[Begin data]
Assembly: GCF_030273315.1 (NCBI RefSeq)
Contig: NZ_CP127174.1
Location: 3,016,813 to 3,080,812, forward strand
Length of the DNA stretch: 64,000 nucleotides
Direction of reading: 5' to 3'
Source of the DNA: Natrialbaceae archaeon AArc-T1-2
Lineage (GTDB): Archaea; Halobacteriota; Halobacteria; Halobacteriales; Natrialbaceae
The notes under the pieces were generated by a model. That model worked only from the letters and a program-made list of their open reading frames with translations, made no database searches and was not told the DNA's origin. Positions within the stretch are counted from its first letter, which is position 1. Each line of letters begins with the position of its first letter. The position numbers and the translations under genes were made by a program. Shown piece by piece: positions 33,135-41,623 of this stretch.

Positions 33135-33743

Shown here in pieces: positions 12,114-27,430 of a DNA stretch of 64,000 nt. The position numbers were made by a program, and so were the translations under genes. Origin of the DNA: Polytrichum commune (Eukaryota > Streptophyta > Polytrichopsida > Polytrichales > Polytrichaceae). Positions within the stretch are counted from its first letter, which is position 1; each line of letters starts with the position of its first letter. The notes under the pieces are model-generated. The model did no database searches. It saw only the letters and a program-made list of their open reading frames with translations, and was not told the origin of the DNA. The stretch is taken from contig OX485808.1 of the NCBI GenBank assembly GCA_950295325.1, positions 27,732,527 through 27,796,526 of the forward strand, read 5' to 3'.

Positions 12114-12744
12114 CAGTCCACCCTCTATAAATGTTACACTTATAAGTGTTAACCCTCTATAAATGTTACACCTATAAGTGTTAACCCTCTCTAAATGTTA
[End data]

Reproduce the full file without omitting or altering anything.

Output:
Assembly: GCF_030273315.1 (NCBI RefSeq)
Contig: NZ_CP127174.1
Location: 3,016,813 to 3,080,812, forward strand
Length of the DNA stretch: 64,000 nucleotides
Direction of reading: 5' to 3'
Source of the DNA: Natrialbaceae archaeon AArc-T1-2
Lineage (GTDB): Archaea; Halobacteriota; Halobacteria; Halobacteriales; Natrialbaceae
The notes under the pieces were generated by a model. That model worked only from the letters and a program-made list of their open reading frames with translations, made no database searches and was not told the DNA's origin. Positions within the stretch are counted from its first letter, which is position 1. Each line of letters begins with the position of its first letter. The position numbers and the translations under genes were made by a program. Shown piece by piece: positions 33,135-41,623 of this stretch.

Positions 33135-33743

Shown here in pieces: positions 12,114-27,430 of a DNA stretch of 64,000 nt. The position numbers were made by a program, and so were the translations under genes. Origin of the DNA: Polytrichum commune (Eukaryota > Streptophyta > Polytrichopsida > Polytrichales > Polytrichaceae). Positions within the stretch are counted from its first letter, which is position 1; each line of letters starts with the position of its first letter. The notes under the pieces are model-generated. The model did no database searches. It saw only the letters and a program-made list of their open reading frames with translations, and was not told the origin of the DNA. The stretch is taken from contig OX485808.1 of the NCBI GenBank assembly GCA_950295325.1, positions 27,732,527 through 27,796,526 of the forward strand, read 5' to 3'.

Positions 12114-12744
12114 CAGTCCACCCTCTATAAATGTTACACTTATAAGTGTTAACCCTCTATAAATGTTACACCTATAAGTGTTAACCCTCTCTAAATGTTA